For an incremental increase in upfront production costs, these Producers could have shot in HD, or better yet, on film, and I’m sure they would be enjoying a healthy return on their invest today, as well as into the future. I make the same case today, urging Producers to shoot on 4K; the smart ones listen.

Is the inherent value of 4K more about the creative opportunities it opens up or about pushing the boundaries of the technology we’re using?

Although I feel the main advantage of 4K at this point is archival value, there are a couple of creative opportunities worth mentioning.  One is the ability to reframe as necessary in post, and the other is stabilization. If you shoot in 4K or above and frame a little looser than your final intended frame, you can take advantage of that extra image area to achieve a bit of fudge factor for stabilization. David Fincher, who has recently been acquiring in 6K for a 4K finish on such movies as “Gone Girl” is a big fan of this technique.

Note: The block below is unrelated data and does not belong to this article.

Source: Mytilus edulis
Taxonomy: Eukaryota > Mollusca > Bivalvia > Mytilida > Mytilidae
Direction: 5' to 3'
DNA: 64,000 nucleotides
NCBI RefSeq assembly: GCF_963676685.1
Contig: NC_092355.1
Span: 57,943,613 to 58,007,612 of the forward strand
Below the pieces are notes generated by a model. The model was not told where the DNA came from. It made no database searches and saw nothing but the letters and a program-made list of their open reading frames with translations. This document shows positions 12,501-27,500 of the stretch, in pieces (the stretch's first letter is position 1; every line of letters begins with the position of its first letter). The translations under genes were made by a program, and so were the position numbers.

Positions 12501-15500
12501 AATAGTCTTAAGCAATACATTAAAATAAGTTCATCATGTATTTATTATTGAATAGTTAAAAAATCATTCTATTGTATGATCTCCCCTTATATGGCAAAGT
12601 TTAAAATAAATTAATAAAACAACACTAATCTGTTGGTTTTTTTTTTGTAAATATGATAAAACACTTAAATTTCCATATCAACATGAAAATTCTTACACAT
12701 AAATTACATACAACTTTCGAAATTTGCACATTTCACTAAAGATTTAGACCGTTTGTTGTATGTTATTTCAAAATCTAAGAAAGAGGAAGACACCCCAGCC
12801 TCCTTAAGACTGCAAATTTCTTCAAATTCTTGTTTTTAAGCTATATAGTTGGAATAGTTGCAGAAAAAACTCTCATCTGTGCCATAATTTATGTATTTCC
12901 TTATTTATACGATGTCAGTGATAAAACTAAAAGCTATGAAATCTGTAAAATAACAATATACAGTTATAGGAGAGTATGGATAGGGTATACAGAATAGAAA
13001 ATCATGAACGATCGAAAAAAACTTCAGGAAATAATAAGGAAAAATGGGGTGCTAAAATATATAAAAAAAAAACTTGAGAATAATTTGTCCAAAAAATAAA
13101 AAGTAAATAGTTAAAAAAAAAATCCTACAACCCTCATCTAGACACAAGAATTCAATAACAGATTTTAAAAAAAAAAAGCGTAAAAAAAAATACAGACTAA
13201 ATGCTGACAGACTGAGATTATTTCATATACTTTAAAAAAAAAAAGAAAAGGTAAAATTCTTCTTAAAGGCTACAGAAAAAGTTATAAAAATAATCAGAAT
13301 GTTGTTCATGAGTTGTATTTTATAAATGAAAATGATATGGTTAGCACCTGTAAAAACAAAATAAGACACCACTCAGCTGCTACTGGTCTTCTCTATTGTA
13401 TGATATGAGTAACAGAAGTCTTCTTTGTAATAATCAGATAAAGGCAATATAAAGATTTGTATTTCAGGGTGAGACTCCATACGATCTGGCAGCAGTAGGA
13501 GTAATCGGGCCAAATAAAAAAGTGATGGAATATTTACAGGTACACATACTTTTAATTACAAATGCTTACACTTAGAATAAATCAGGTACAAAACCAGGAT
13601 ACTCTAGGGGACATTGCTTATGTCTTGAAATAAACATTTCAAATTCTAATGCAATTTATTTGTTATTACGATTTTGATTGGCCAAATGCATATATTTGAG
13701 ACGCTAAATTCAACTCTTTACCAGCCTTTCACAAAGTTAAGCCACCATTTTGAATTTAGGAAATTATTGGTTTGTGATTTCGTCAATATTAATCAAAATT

I’ve often heard professionals argue that 4K makes sense in the acquisition phase, but editing and delivering in 4K is a waste given current post infrastructures and the displays consumers are watching content on. Do you agree with that position?

While it is true that on current average home display, or even on a theatrical screen, it is pretty hard to discern between 4K and HD, the trend is toward larger home displays, and higher quality in both the home and theater, which will tend to make the difference more apparent going forward.  Owing to Moore’s Law and constant technological advances in post production technology, finishing in 4K is only incrementally more challenging than HD.  I believe the question is not why bother with 4K finishing, but why not master in 4K?


Do you think there’s a process or workflow standard that the industry as a whole will be able to adopt around 4K, or will everything need to be defined and customized on an individual or project basis?

Workflows, as is often quoted, are like snow flakes…each one is unique and they disappear as soon as they hit the ground.  Re-inventing the wheel like this for each project is counter productive, but there are efforts currently afoot to help ease this situation.